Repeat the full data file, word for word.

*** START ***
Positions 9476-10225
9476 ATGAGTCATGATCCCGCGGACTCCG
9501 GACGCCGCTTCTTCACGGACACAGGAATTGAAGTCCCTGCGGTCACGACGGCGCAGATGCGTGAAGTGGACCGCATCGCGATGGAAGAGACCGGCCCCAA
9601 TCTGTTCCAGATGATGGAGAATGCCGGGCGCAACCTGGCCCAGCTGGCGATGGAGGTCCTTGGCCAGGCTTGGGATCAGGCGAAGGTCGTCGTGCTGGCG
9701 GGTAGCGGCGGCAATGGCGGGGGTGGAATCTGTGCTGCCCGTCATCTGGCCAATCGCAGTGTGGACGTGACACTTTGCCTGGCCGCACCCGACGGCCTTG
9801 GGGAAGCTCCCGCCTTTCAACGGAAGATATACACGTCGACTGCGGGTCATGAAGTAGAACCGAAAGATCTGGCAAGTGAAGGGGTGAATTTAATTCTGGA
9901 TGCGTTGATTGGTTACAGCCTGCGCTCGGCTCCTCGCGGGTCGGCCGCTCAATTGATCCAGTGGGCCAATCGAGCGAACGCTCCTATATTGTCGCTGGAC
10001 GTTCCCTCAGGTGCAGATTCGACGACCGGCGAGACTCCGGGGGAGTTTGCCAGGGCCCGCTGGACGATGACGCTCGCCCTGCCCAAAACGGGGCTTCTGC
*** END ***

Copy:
Positions 9476-10225
9476 ATGAGTCATGATCCCGCGGACTCCG
9501 GACGCCGCTTCTTCACGGACACAGGAATTGAAGTCCCTGCGGTCACGACGGCGCAGATGCGTGAAGTGGACCGCATCGCGATGGAAGAGACCGGCCCCAA
9601 TCTGTTCCAGATGATGGAGAATGCCGGGCGCAACCTGGCCCAGCTGGCGATGGAGGTCCTTGGCCAGGCTTGGGATCAGGCGAAGGTCGTCGTGCTGGCG
9701 GGTAGCGGCGGCAATGGCGGGGGTGGAATCTGTGCTGCCCGTCATCTGGCCAATCGCAGTGTGGACGTGACACTTTGCCTGGCCGCACCCGACGGCCTTG
9801 GGGAAGCTCCCGCCTTTCAACGGAAGATATACACGTCGACTGCGGGTCATGAAGTAGAACCGAAAGATCTGGCAAGTGAAGGGGTGAATTTAATTCTGGA
9901 TGCGTTGATTGGTTACAGCCTGCGCTCGGCTCCTCGCGGGTCGGCCGCTCAATTGATCCAGTGGGCCAATCGAGCGAACGCTCCTATATTGTCGCTGGAC
10001 GTTCCCTCAGGTGCAGATTCGACGACCGGCGAGACTCCGGGGGAGTTTGCCAGGGCCCGCTGGACGATGACGCTCGCCCTGCCCAAAACGGGGCTTCTGC